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Capitalism is failing the middle class, say capitalists

We're painfully aware that the U.S. economy is generating too few good jobs and that people are mad as hell about it. What's surprising is that influential bastions of the Establishment are starting to agree with us.

The latest surprise came from the Council on Foreign Relations, an august group that has as its members high-ranking government officials, world business leaders and prominent media figures. Last month, the CFR published a working paper called "The Evolving Structure of the American Economy and the Employment Challenge" (just the kind of snoozer headline you'd expect from such an august group).

Here's the CFR's take on all that Ayn Rand crap about market outcomes, especially efficient ones, always making everyone better off in the long run: 

That seems clearly incorrect and is supported by neither theory nor experience. It is true, as in the United States, that many goods and services are less expensive than they would be if the economy were walled off from the global economy, and that the benefits of lower prices are widespread. But these cost savings do not necessarily compensate for diminished employment opportunities, and it would be presumptuous in the extreme for policymakers to tell voters what their values and preferences should be. People might trade cheaper goods for assurances that a wide range of productive and rewarding employment options would be available, now and in the future, for themselves and their children and grandchildren, even if the cost of goods they consumer were to rise.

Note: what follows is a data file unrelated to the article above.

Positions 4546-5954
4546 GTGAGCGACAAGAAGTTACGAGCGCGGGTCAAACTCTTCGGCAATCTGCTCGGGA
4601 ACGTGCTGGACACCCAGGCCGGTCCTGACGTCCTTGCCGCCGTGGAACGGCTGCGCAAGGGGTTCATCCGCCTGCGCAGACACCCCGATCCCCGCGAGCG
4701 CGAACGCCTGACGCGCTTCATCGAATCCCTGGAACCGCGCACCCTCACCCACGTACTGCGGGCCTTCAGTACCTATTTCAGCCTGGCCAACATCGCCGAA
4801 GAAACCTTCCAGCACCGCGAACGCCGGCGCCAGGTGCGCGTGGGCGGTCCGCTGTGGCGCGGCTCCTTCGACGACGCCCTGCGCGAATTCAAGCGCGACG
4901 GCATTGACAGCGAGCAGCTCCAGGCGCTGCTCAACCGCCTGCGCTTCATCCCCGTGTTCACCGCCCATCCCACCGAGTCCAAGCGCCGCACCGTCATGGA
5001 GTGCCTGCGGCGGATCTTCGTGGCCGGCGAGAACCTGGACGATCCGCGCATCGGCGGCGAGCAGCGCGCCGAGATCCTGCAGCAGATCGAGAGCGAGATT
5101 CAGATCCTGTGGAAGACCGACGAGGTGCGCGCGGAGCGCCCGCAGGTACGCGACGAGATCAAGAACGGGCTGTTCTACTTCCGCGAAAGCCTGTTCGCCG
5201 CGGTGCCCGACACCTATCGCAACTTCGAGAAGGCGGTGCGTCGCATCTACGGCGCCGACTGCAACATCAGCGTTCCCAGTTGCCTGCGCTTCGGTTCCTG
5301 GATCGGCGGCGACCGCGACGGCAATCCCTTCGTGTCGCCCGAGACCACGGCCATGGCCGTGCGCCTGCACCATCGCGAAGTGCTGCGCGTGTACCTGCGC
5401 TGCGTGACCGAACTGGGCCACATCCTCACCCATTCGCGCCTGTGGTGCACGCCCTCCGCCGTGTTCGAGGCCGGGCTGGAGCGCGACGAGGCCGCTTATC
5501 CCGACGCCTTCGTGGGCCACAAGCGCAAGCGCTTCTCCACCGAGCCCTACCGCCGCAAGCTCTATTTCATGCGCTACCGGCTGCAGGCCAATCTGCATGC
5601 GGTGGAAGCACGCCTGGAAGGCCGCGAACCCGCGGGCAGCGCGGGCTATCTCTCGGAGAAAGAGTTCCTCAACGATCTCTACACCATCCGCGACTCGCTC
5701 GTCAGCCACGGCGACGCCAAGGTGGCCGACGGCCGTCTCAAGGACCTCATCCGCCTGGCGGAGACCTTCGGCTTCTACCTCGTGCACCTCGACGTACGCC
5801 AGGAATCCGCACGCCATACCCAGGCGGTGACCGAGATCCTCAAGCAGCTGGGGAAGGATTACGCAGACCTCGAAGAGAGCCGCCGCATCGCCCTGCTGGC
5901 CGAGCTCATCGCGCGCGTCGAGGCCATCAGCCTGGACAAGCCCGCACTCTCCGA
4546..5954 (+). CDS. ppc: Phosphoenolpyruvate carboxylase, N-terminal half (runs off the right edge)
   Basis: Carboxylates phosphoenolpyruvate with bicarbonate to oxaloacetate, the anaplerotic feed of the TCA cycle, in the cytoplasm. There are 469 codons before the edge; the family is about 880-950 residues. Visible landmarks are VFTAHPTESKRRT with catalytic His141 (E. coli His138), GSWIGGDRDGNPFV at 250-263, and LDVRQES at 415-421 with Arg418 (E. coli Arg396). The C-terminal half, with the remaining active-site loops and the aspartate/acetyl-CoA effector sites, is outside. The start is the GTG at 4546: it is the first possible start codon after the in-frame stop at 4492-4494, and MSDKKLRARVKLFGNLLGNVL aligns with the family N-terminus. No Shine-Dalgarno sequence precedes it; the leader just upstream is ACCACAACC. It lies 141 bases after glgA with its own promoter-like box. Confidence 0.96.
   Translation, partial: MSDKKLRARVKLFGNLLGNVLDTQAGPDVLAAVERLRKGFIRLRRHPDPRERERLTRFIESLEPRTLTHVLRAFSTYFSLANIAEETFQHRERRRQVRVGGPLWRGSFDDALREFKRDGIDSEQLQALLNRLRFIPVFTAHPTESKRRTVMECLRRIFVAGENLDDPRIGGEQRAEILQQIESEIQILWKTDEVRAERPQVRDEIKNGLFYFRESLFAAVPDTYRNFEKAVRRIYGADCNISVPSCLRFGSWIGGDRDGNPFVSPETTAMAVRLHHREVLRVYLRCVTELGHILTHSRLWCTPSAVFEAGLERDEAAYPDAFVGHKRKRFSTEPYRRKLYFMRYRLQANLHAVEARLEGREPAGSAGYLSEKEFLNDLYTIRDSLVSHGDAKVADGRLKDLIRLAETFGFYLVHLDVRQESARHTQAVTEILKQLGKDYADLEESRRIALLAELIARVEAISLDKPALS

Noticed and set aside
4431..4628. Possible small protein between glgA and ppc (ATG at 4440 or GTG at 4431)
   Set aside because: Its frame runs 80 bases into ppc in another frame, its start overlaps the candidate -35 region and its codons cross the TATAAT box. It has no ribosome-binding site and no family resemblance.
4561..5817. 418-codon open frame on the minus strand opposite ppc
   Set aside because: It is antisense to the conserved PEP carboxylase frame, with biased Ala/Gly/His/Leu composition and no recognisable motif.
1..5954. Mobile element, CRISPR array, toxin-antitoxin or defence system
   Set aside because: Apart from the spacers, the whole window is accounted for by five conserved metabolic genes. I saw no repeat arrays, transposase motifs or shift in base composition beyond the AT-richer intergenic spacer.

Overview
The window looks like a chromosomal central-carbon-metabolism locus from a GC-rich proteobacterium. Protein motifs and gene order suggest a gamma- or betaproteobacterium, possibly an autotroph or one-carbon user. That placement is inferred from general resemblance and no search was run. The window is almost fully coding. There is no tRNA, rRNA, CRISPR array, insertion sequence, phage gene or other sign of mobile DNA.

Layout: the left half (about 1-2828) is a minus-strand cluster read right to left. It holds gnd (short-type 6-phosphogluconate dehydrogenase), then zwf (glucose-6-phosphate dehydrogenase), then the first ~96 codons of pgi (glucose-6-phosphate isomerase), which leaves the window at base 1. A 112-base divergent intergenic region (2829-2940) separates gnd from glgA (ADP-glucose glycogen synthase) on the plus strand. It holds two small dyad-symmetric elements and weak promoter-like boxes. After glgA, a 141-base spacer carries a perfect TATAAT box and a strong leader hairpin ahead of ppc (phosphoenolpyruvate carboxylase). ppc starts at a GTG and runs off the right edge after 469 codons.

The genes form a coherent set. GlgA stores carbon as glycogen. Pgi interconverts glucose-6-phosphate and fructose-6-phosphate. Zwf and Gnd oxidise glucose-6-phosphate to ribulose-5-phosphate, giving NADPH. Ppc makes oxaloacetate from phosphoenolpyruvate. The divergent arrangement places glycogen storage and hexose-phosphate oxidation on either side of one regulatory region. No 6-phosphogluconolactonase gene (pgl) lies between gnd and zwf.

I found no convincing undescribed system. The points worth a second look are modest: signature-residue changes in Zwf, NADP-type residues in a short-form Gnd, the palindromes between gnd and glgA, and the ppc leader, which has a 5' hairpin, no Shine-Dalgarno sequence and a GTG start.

Reuters economics editor Chrystia Freeland agrees with us that it's pretty damn interesting who this is coming from (a winner of the Nobel Prize for Economics is a co-author). She characterizes their conclusions this way:

Globalization and the technology revolution are increasing productivity and prosperity. But those rewards are unevenly shared – they are going to the people at the top in the United States, and enriching emerging economies over all. But the American middle class is losing out.

And, she says, this is unsurprising to most people. BUT,

...the analysis and its impeccable provenance matter, because this basic truth about how the world economy is working today is being ignored by most of the politicians in the United States and denied by many of its leading business people.

The Council on Foreign Relations isn't the only influential bastion of the Establishment that's growing alarmed about what capitalism is doing to people. Just last week, the World Bank put out a report saying that unemployment "was overwhelmingly the most important factor cited for recruitment into gangs and rebel movements." World Bank President Robert Zoellick said,

If we are to break the cycles of violence and lessen the stresses that drive them, countries must develop more legitimate, accountable and capable national institutions that provide for citizen security, justice and jobs. 

Think about it: this guy was George W. Bush's U.S. Trade Representative and a managing director at giant vampire squid Goldman Sachs before he ran the World Bank.

Just as amazing, the International Monetary Fund came out with a paper in February saying workers need more collective bargaining power. That's a big turnaround for the IMF, kind of like Fred Smith inviting the Teamsters to come organize FedEx workers. According to the U.K. Telegraph on Feb. 1,

The IMF has published a paper entitled Inequality, Leverage and Crisis arguing that the extreme gap between rich and poor – with echoes of the US in the late 1920s – was an underlying cause of the Great Recession from 2008-2009.

The paper, by the Fund's modelling unit, warned of "disastrous consequences" for the world economy unless workers regain their "bargaining power" against rentiers. It suggests radical changes to the tax system and debt relief for workers.

 If only they'd listened to us all along.